'You can't quit!' Maurice bellowed. 'Because you're fired! I'm going to make sure you never work in the Vale again, you bitch! Get back to the fucking slums where you belong! And take your vermin son with you! Ungrateful cow!'

'Say goodbye to Mr Johansson, Reese.' Elliott said in response.

Reese smirked. 'Bye, you fat bastard.'

Maurice took a step forward. 'Why you little-'

Elliott shoved Reese out of the door, shot her ex-boss one last glare, and then slammed the back door shut behind her. She pulled on her coat, secured her bag on her shoulder, and then began to make her way out onto the street.

'You should have totally told him where to go, mom,' Reese sniggered, jogging to catch up with her long strides. 'You should have at least thrown the washcloth at him. Maybe squirt some washing up liquid in his face-'

Elliott stopped and looked at him angrily. 'You think that was funny?' she demanded. 'I've just lost my job, Reese. What the hell do you think we're going to do now? How am I supposed to pay the rent with that measly pay from the café? There's no way.' She shook her head, exhaling loudly and continued walking. A few passing people glanced disapprovingly at Reese's bloody shirt, but that was to be expected in Bullworth Vale. They would probably look at him that way even if he weren't bloodstained.

He caught up with her again and walked quickly beside her with his head down and hands buried in his pockets. 'Sorry, mom.' He mumbled.

Elliott sighed and slowed her pace down. She put an arm around his shoulder and squeezed him briefly as they walked. 'It's not your fault. I've been wanting to get out of that job for ages anyway. You just gave me an excuse.' She gritted her teeth when she thought about what Maurice had said. 'That man is a complete bastard.'

'And I'm sorry I swore.' Reese told her.

'So am I.' Elliott replied. 'Don't worry about it.' She offered him a smile as they crossed the road to the bus stop. 'How about I make you some lasagne for dinner, huh? You like that don't you?'

Reese beamed at her. 'Sure! Will Jimmy be coming over?'

Elliott glanced away briefly, her smile fading a little. 'He might be.' She replied. 'But if he does, will you not tell him about me losing my job?'


'Because… well, Uncle Jimmy probably won't be very happy about it. You know how he gets.'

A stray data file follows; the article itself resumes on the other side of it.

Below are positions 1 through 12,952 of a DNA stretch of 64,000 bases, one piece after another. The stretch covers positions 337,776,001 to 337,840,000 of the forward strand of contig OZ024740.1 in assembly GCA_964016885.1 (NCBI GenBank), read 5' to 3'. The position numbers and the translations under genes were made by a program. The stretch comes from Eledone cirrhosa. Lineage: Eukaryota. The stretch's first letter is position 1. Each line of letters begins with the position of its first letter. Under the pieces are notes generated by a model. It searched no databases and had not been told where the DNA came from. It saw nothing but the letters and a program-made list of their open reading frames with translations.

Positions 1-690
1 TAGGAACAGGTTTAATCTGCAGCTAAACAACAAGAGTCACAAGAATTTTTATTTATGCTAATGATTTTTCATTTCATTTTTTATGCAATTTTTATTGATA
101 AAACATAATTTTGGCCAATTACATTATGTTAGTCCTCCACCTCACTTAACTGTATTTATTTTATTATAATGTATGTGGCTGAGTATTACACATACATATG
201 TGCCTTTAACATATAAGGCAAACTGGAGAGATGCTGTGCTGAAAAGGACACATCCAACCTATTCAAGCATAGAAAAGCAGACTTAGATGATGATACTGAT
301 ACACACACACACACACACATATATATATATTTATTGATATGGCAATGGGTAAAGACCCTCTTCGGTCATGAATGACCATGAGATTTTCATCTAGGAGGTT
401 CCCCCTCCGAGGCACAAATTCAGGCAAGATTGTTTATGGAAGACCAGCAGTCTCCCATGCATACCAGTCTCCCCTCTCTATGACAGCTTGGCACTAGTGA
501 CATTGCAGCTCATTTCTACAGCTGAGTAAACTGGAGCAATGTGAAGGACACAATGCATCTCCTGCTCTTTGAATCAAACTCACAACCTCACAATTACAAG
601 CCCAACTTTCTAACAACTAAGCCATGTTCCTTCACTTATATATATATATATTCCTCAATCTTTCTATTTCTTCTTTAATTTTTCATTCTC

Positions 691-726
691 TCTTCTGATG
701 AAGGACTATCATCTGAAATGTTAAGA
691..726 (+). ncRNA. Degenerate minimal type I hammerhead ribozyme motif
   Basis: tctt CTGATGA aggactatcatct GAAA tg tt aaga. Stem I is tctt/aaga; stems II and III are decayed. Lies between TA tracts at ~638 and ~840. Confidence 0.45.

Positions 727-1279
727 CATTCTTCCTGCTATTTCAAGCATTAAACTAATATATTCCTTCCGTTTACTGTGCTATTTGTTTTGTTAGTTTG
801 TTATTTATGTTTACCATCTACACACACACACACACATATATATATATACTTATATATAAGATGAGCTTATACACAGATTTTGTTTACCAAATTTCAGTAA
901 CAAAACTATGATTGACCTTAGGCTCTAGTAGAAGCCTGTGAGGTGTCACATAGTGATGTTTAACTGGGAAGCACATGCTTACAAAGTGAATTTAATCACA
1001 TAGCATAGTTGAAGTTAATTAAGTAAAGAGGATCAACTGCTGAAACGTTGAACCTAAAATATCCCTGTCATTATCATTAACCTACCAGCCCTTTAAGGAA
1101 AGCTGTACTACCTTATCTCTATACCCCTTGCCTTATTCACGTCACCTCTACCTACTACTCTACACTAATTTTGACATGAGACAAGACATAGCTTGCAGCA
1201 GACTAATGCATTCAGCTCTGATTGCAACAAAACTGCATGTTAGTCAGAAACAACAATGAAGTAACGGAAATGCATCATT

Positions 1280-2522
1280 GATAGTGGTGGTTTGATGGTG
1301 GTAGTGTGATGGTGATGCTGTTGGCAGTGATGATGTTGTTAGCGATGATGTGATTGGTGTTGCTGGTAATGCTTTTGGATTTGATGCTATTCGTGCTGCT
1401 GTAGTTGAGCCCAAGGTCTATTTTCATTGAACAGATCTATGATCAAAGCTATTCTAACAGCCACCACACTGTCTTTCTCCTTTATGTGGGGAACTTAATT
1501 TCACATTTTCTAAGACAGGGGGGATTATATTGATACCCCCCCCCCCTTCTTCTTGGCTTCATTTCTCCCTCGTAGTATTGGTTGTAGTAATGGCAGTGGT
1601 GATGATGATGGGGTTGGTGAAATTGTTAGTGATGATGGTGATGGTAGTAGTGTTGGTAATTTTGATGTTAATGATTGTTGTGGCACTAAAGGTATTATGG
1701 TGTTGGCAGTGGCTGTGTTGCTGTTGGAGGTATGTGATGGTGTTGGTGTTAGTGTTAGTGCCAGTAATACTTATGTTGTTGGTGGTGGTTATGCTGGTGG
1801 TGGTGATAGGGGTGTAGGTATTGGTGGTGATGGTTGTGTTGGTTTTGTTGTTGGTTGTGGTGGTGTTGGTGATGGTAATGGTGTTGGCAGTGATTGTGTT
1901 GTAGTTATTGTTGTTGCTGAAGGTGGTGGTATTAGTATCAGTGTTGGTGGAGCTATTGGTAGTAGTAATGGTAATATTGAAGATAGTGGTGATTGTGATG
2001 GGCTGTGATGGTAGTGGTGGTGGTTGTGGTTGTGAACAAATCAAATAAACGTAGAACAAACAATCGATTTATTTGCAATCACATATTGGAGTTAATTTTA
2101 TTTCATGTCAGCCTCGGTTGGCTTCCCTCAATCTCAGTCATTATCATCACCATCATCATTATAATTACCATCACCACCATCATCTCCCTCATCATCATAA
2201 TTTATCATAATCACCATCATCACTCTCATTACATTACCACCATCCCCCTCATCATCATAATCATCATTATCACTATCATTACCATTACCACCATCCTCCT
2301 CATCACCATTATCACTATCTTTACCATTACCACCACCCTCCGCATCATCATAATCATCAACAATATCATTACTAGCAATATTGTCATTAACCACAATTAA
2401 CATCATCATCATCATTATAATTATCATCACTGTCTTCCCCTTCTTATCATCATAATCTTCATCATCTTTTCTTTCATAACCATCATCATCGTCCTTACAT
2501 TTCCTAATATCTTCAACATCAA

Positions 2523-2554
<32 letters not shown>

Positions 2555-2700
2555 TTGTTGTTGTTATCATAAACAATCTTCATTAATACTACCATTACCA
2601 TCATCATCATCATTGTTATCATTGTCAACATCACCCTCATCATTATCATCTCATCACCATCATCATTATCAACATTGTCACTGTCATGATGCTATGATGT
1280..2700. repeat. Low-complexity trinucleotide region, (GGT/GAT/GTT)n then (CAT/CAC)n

'He'll go down and beat the crap out of that fat bastard,' Reese nodded. 'He should. I'd help him.'

'Reese,' Elliott frowned disapprovingly. 'Stop with the potty mouth. The opportunity for free swearing has passed.'

'Sorry, mom.' Reese fell quiet for a moment while Elliott raked in her bag for her purse. 'Why don't you just borrow some money from Uncle Jimmy? He's always telling you to.'

Elliott sighed. 'I don't like taking things from him.'

'Well, maybe I could work in the garage with him and Johnny and Peanut. That would make some money, yeah? Then maybe you won't have to get another job.'

Elliott glanced to him. He was bright and considerate for a ten year old, but that didn't stop him from having a rough streak. Although that was probably due to being brought up in New Coventry. You had to be tough to live there. He was also quite tall for his age, just a little shorter than Elliott. Handsome too, with blue eyes and straight brown hair, which was currently in need of a cut. It was beginning to flop over his eyes a little. Already she could tell he was going to grow into a tall, handsome young man. She reached out and pushed his hair from his eyes.

'You're too young to work, Reese.' She told him, slightly amused. 'Jimmy won't want you hanging around all the time.'

He eyed her for a moment. 'Mom, why don't you like Jimmy?'

She blinked, and then returned her attention to looking for her purse. 'It's not that I don't like him, Reese.' She sighed. 'You know I like your Uncle Jimmy. It's just… I don't like to take things from him. It's not his responsibility to look after us, is it?'

'No,' Reese agreed. 'Should be my dad.'

Elliott stopped rummaging and closed her eyes. She took a moment, and then continued searching. 'Where's my purse?' she murmured.

'Why didn't my dad stick around?' Reese asked.

'He… It was a long time ago. He couldn't.'

'Did he not want to?'

Elliott looked up to him with a forced smile, trying to hide the effect that the subject was having on her. 'Hey, how about we skip the bus and use the fare to get some ice cream for after dinner?'

Reese's eyes lit up. 'Yeah!' he grinned.

Elliott nodded, knowing that now the subject had been well and truly put off for another day. She slipped her arm through his and they began walking along the seafront. He began to chatter away about the cool stuff he and Tommy Jackson had found in the Tenements site, but Elliott was only half listening. She knew she couldn't put off the subject of his father for much longer. Even after ten years it was a hard thing to think about, let alone talk about, but the time was coming to tell him.

For now though, it could be put off for another day.